Tuesday, September 28th | 22 Tishri 5782

June 4, 2020 5:51 am

Annexation Isn’t What Will Prevent Peace

avatar by James Sinkinson / JNS.org


View of Ma’aleh Adumim in Judea and Samaria on Jan. 1, 2017. Photo: Yaniv Nadav/Flash90.

JNS.orgYou’ve no doubt seen the media reports of politicians and pundits “deeply concerned” about or outright condemning Israel’s apparent intention to apply sovereignty to about 30% of Judea and Samaria (aka the West Bank).

Some in the United States and Europe have issued dire warnings that such “annexation” would:

  • Be nearly universally viewed as a violation of international law.
  • Render a two-state solution impossible.
  • Choke off any hope of peace.
  • Erode the strong support among the American people for Israel.

As we’ll see, these predictions are either false, arguable, or self-fulfilling. None is a sure thing.

Above all, these warnings ignore the chief enabler of Israel’s decision to apply its law to some half a million Jewish Israelis living in Judea and Samaria, the ancient Jewish heartland: Arab rejection of at least six generous offers to form a Palestinian state in this region over 72 long years.

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First, the term “annexation” is a red herring. Annexation implies the seizure of land that belongs to another country, like Russia recently did in Crimea. But the land in question here was ceded to the Jewish nation at the San Remo Conference back in 1920, then ratified by the League of Nations and affirmed by the United Nations.

Since the defeat of the Ottoman Empire in World War I, no nation has held legal claim to the land of Judea and Samaria except Israel. Although Jordan illegally occupied this territory between 1948-1967, it was driven out by Israel during the Six-Day War.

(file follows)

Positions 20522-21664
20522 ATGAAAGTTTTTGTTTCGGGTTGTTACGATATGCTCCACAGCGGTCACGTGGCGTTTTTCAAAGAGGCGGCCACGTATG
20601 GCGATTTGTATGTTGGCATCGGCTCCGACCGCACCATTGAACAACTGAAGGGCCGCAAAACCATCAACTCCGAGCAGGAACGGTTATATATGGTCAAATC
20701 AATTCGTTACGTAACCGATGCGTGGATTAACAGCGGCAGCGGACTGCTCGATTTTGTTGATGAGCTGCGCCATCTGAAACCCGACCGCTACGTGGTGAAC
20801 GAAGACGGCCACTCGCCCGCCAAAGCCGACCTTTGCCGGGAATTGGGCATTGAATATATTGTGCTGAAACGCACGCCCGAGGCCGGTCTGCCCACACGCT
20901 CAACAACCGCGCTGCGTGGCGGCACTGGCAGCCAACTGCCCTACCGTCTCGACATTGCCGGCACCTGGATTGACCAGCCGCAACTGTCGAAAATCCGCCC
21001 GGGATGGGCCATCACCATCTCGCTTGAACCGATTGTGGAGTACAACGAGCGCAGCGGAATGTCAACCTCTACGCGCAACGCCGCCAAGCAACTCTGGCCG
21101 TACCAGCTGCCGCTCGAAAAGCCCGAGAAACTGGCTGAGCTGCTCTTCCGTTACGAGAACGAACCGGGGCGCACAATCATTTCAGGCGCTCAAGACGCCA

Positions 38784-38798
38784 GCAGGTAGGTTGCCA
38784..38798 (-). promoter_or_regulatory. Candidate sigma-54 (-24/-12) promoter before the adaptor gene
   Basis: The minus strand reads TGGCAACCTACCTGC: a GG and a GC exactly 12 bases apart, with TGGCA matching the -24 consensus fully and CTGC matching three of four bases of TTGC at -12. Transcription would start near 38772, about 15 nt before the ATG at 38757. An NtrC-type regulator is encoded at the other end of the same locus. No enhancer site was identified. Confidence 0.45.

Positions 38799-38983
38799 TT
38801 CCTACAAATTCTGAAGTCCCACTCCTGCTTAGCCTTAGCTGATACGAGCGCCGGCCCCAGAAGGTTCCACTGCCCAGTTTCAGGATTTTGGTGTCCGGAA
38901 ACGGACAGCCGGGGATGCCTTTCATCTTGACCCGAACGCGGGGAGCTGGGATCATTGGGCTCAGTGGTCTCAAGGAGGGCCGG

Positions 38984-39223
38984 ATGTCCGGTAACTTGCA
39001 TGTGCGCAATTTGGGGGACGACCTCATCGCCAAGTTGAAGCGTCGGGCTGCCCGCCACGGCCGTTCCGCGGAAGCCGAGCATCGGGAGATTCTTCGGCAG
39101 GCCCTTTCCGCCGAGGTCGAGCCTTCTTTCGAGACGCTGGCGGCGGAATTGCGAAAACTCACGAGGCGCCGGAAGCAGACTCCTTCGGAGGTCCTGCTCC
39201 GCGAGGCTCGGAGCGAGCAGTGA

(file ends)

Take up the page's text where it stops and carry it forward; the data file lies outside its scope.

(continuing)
Jordan formally ceded control of Judea and Samaria to Israel in the peace treaty of 1994 — once more settling legal rights to this land.

As for Palestinian Arabs, feel what you may about whether this group “deserves” independence or is “morally entitled” to their own state; in point of fact, there is no nation of Palestine, and the Palestinians have never held sovereignty over any land anywhere. What’s more, the Palestinians have no claims to Judea and Samaria through legally binding actions of any world body.

Thus, to assert that Israel’s application of sovereignty would be “universally” considered illegal under international law misses the point. In actual fact, it is not annexation but restoration, and it is not illegal. Thankfully, broad consensus does not establish international law — rather binding facts, agreements, and precedents do.

Indeed, if critical politicians truly care about the sanctity of international law, it’s their duty to fight courageously against such a legal perversion in the court of world opinion.

Second, the notion that Israeli sovereignty over parts of Judea and Samaria would make a two-state solution impossible is only an opinion, not a fact. Many people, including the current US administration and a large number of Israelis and Arab leaders, believe it is possible and are willing to put money and energy into making it happen — given a willing Palestinian partner.